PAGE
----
Bill Anderson knew that he was passionate about music “when I couldn’t turn it off.”
“I don’t know if it was chasing me or if I was chasing it,” Anderson said of music. “But fortunately, we caught each other.”
Known by his famous nickname “Whisperin’ Bill,” legendary singer-songwriter’s work is a staple to country music, and spans genres across the music industry. On Thursday evening (December 2), the Country Music Hall of Fame and Museum celebrated its newest exhibit opening, Bill Anderson: As Far as I Can See. Its name references “City Lights,” Anderson’s song that he wrote from the top of a hotel overlooking the stoplights in Commerce, Georgia: “A bright array of city lights as far as I can see / The great white way shines through the night for lonely guys like me.” The latest attraction officially opened Friday (December 3), and runs through March 19, 2023.
The Country Music Hall of Fame and Museum marked the occasion with a star-studded lineup performing some of Anderson’s songs. Trisha Yearwood took the stage singing “Once A Day,” followed by Vince Gill’s rendition of “Which Bridge To Cross (Which Bridge To Burn),” and a duet of “Whiskey Lullaby” by Jon Randall and Carly Pearce.
Speaking with iHeartRadio on Thursday, Anderson reflected on seeing the exhibit in his honor for the first time. He told his kids, with a laugh: “I said, if I went and done all this, no wonder I’m so tired. It’s been a lot of years, a lot of miles, lot of music, (and) lot of fun.”
Bill Anderson: As Far as I Can See chronicles Whisperin’ Bill’s life and decades-long career. Born in Columbia, South Carolina on November 1, 1937, Andrson was quick to latch onto his love of music. The family moved to Decatur, Georgia in 1945, where Anderson learned to play the guitar and began writing songs. His iconic career includes singing and writing for popular artists, both in country music and in other genres. Anderson said: “If anybody’d ever told me I’d have written a song that James Brown would’ve recorded, or Aretha Franklin or Bing Crosby, I’d have (thought), ‘boy, you better go get your head examined!’ But all those things have happened, and then dozens more, and I just, I’m just thankful every morning to wake up.”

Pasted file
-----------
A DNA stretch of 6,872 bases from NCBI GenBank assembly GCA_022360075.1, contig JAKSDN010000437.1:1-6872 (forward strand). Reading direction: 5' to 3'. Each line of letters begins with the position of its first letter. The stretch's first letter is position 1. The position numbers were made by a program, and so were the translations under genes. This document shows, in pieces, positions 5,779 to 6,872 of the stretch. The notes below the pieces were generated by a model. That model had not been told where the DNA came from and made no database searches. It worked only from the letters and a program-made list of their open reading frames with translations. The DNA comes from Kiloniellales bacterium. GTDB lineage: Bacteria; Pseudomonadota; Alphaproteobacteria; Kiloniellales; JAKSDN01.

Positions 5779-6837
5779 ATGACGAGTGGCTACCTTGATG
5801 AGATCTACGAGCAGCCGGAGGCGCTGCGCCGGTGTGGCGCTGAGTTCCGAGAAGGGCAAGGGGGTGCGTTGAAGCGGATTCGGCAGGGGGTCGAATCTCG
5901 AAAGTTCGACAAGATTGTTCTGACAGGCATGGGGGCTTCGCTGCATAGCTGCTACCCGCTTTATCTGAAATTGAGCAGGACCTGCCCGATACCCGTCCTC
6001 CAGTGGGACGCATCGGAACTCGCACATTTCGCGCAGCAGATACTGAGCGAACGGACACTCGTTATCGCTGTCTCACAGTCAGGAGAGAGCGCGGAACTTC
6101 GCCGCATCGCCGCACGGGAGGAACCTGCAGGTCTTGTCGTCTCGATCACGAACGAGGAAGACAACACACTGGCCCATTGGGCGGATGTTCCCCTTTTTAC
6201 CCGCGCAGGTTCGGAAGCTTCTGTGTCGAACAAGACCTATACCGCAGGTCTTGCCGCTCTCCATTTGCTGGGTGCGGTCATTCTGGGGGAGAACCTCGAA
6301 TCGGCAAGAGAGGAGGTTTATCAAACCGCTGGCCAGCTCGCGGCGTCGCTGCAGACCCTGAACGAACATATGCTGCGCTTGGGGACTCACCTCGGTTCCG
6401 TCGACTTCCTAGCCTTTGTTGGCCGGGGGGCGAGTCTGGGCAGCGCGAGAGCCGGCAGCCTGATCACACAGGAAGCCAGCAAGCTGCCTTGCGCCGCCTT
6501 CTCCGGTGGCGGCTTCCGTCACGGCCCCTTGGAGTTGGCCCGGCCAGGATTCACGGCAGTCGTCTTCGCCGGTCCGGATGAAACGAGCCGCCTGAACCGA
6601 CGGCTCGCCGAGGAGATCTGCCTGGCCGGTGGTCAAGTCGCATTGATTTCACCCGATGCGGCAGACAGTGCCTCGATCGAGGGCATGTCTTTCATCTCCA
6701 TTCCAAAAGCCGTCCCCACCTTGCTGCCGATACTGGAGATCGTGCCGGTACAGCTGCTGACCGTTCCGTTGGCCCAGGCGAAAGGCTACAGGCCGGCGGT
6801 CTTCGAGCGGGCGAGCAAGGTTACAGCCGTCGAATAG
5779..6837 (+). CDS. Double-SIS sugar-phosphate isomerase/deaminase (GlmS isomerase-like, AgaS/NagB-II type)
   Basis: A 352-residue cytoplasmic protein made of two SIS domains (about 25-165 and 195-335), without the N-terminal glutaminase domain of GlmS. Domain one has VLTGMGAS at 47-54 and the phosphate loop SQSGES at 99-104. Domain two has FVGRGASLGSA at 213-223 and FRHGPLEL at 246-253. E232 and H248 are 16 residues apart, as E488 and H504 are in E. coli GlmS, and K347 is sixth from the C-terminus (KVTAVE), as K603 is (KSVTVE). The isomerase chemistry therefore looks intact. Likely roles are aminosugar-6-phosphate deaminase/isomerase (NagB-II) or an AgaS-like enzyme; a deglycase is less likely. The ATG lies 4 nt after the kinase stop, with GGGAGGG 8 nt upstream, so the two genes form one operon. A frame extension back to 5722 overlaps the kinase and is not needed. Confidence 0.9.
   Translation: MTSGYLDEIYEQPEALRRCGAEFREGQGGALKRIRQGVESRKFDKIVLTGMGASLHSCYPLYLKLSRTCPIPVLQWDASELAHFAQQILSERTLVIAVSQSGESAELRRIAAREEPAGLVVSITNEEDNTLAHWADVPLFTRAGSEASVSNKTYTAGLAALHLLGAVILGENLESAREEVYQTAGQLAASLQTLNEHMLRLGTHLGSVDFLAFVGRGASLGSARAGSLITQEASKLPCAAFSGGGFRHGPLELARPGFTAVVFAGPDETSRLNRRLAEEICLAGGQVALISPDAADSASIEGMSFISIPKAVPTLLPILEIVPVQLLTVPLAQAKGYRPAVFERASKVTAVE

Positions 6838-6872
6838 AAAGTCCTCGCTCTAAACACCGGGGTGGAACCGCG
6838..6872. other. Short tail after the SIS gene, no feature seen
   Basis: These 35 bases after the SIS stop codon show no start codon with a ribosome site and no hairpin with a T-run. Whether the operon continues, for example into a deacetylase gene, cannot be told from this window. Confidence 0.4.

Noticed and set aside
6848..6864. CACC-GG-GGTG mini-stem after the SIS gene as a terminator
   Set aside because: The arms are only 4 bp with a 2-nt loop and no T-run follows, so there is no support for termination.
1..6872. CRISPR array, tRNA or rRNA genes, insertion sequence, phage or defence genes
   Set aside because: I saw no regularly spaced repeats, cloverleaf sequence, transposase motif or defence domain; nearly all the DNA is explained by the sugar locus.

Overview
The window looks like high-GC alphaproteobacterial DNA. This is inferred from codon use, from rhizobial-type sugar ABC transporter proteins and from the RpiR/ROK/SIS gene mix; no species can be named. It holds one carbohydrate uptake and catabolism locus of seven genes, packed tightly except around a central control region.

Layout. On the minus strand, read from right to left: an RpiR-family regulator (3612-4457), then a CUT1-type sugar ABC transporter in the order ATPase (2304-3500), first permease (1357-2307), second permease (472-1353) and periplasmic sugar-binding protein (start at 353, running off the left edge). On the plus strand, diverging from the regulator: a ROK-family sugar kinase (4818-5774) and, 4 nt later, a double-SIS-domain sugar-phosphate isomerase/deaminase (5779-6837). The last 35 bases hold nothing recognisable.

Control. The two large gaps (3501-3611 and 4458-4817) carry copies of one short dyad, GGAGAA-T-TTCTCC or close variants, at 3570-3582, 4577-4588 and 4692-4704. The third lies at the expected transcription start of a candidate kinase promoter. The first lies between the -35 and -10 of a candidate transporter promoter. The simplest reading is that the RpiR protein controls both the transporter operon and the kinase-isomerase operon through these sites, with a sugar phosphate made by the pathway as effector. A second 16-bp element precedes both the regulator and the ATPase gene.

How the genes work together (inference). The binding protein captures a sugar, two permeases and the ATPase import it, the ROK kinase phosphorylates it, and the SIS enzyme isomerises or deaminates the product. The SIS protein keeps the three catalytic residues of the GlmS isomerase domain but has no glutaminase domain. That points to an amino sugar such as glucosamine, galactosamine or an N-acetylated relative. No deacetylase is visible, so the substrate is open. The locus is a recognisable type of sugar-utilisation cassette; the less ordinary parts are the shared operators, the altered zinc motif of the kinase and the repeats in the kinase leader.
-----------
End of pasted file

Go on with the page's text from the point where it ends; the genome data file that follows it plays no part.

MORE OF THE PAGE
Aside from music, Anderson’s career also includes hosting his own game show and more. It’s all represented — along with baseball memorabilia and other items that are sentimental to Anderson — in the Country Music Hall of Fame’s new exhibit. He notes that one of his proudest moments was being asked to join the Grand Ole Opry in 1961, among other major milestones and experiences. “This exhibit, I mean, this ranks right up there,” Anderson said of the new exhibit at the Country Music Hall of Fame and Museum. “I thought the only way I’d ever get into the Hall of Fame would be if I buy a ticket! Now they got an exhibit up. It’s incredible.”
Guests of the museum can expect to see many artifacts from Anderson’s career, including his Rawlings leather glove that he used as a pitcher for the Avondale High School baseball team in the 1950s; his 1958 D-28 guitar that he used to write some of his biggest songs; handwritten lyrics; stage costumes, and much more. The museum also organized an interview and performance with Anderson on Saturday afternoon (December 4).
“I grew up dreaming of the day they’d put my ball glove into the Baseball Hall of Fame in Cooperstown, never dreaming that one day it would end up in the Country Music Hall of Fame and Museum in Nashville,” Anderson said in a statement. “But now that old glove, along with some guitars, a few rhinestone suits and some scribbled song lyrics are on display in the Bill Anderson: As Far as I Can See exhibit in Music City. When the museum does an exhibit, they really do it up right, and I’m honored to know that I am now a small part of their incredible legacy. I’m not sure I could have ever seen this far.”